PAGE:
Big Rig Accidents in New Hampshire
New Hampshire fatal crashes involving big rigs are at about the national average, the National Highway Traffic Safety Administration reports. Still, special attention is given to such collisions because they have the potential to cause numerous injuries and fatalities.
On average, large trucks have caused approximately 8.3 percent of all the fatal collisions in the US in 2014. The lowest percentage is in Hawaii – 3.1 percent and the highest one is in North Dakota – 25.4 percent.
Of all the fatal crashes that occurred in New Hampshire during the year (126), 12 involved large trucks. This means that the percentage is slightly higher than the national average – 9.5 percent. The collisions caused the death of two truck drivers and 12 individuals who were either pedestrians or in another vehicle.
The Federal Motor Carrier Safety Administration has rather detailed statistics about the fatal accidents that had trucks involved in each state. Here are the numbers for the period from 2005 to 2015:
|Year||Number of Fatal Crashes||Number of Trucks Involved||Number of Fatalities|
Statistics for 2016 and 2017 paint a similar picture, suggesting that the number of accidents has remained low in comparison to data for 2013 and 2014. According to 2016 numbers, there have been 450 collisions involving big rigs. These caused six deaths and 165 injuries. Data for 2017 is still incomplete, but for the first months of the year, there have been 104 crashes that led to one death and 39 injuries.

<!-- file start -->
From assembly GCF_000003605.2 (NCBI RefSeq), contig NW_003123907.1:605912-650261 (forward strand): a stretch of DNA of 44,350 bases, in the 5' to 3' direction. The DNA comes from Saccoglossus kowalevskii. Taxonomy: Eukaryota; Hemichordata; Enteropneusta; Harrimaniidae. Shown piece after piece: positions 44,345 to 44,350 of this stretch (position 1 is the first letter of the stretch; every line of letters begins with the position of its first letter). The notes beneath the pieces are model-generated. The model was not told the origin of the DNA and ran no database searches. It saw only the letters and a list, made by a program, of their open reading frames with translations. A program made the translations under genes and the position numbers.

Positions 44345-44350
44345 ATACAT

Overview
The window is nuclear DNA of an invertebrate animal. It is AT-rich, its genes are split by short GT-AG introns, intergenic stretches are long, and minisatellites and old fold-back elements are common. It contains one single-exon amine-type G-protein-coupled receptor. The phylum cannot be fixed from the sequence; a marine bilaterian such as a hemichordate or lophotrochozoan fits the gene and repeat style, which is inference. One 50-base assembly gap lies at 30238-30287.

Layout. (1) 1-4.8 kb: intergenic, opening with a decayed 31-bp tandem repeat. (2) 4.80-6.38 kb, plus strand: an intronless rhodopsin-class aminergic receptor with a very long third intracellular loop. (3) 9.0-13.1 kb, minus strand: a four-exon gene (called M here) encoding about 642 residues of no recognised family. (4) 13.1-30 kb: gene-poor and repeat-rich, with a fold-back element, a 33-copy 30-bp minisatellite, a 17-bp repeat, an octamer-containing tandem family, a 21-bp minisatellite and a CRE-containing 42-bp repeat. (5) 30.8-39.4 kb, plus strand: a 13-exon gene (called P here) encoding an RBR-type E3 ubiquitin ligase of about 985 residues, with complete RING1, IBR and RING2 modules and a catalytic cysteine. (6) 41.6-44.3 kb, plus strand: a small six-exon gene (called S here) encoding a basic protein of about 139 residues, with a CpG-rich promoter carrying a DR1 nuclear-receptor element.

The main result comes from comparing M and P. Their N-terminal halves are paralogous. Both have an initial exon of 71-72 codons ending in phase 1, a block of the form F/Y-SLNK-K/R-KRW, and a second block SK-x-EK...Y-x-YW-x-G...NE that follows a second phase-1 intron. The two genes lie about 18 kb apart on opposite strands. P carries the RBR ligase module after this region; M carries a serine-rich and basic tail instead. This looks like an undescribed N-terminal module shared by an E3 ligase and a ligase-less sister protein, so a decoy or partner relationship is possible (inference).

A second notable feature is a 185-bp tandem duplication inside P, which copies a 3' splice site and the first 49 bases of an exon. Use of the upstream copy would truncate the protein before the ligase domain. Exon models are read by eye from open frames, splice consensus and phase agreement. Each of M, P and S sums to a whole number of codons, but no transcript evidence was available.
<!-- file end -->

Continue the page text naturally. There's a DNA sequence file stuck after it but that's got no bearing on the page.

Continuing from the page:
While hazardous cargo has been present in only three percent of the national crashes in 2015, the nature of such materials can lead to serious dangers. When hazardous cargo is spilled, entire communities can be jeopardized.
Large trucks involved in fatal crashes could be carrying a range of different dangerous materials. There have been no reports of fatal accidents involving poisonous, infectious or radioactive substances.
Trucks cause the death of 4,500 people in the US on an annual basis. Big rigs lead to almost 11 percent of all crash fatalities.
Various factors can contribute to a higher risk of collisions. The most common ones include the following:
- Driver negligence or distractions
- Limited visibility because of fog
- Sleet, ice or snow on the road
- Unfamiliarity of the road and roadway interruptions
- Inadequate surveillance
- Illegal maneuvers
- The use of illicit drugs and alcohol
- Vehicle failures like brake or tire problems